What is Social-Emotional Learning?
“Social-emotional learning is a broad term referring to how students regulate their emotions, communicate with others, use compassion and empathy to understand the needs of other people, build relationships and make good decisions,” says licensed psychologist Jennifer B. Rhodes.
Social-emotional learning (SEL) is the process of developing the self-awareness, self-control, and interpersonal skills that are vital for school, work, and life success.
People with strong social-emotional skills are better able to cope with everyday challenges and benefit academically, professionally, and socially. From effective problem-solving to self-discipline, from impulse control to emotion management and more, SEL provides a foundation for positive, long-term effects on kids, adults, and communities.
SEL advances educational equity and excellence through authentic school-family-community partnerships to establish learning environments and experiences that feature trusting and collaborative relationships, rigorous and meaningful curriculum and instruction, and ongoing evaluation. SEL can help address various forms of inequity and empower young people and adults to co-create thriving schools and contribute to safe, healthy, and just communities.
Benefits of SEL
More and more research points to social and emotional skills — like cooperating and helping others — as the foundation of thriving in life. Students with strong skills in these areas get along better with their peers. They’re also more likely to graduate from high school and get a full-time job.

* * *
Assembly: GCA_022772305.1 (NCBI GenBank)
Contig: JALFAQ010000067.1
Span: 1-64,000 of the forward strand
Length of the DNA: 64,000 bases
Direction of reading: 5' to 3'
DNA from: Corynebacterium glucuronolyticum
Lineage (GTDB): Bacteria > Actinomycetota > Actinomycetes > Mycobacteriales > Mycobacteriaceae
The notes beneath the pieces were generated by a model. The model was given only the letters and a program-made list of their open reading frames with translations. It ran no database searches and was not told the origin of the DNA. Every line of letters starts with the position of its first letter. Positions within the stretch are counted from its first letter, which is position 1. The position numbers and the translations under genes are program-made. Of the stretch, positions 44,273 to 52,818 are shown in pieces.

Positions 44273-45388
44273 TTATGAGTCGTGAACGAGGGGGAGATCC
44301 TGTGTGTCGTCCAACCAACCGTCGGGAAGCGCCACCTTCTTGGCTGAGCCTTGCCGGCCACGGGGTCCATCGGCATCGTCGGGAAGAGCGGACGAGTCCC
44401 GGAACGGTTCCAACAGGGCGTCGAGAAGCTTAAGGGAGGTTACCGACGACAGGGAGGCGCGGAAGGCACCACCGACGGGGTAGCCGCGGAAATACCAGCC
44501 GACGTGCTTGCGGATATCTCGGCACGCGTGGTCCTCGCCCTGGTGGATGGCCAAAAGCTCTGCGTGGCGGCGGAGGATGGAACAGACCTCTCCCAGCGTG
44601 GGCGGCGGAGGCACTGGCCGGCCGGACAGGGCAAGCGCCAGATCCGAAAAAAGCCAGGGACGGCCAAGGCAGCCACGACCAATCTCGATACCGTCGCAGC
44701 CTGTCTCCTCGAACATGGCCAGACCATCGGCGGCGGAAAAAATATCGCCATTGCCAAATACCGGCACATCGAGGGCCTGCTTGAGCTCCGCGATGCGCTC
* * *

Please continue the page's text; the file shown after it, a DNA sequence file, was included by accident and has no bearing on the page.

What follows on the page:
One long-term study looked at the connection between kids’ early social-emotional skills and their well-being as young adults. The study started tracking a group of students in kindergarten. Teachers rated them on a scale of one to five, based on their ability to do things like sharing and listening to others.
The study followed these students for nearly two decades. It found that for every point higher the kindergartners scored on that five-point scale, they were:
54 percent more likely to get a high school diploma
Twice as likely to get a college degree in early adulthood
46 percent more likely to have a full-time job at the age of 25
Other research has looked at SEL instruction. Early findings show it can lead to:
Less emotional distress
Fewer disciplinary incidents
Increases in school attendance
Improved test scores and grades
Research confirms and teachers, parents, and principals agree: Social and emotional competencies can be taught, modeled, and practiced and lead to positive student outcomes that are important for success in school and in life.
Decades of research studies demonstrate the following benefits of SEL:
- Improvement in students’ social and emotional skills, attitudes, relationships, academic performance, and perceptions of classroom and school climate.
- Decline in students’ anxiety and behavior problems.
- Long-term improvements in students’ skills, attitudes, prosocial behavior, and academic performance.
- Wise financial investment according to cost-benefit research.
Social-emotional learning skills
Self-awareness , like identifying emotions, recognizing strengths and needs, and developing a growth mindset
Self-management, like managing emotions, controlling impulses, and setting goals
Social awareness, like seeing things from other people’s perspective, showing empathy , and appreciating diversity
Relationship skills, like communication, cooperation, and conflict resolution
Responsible decision-making, including thinking about the consequences of personal behavior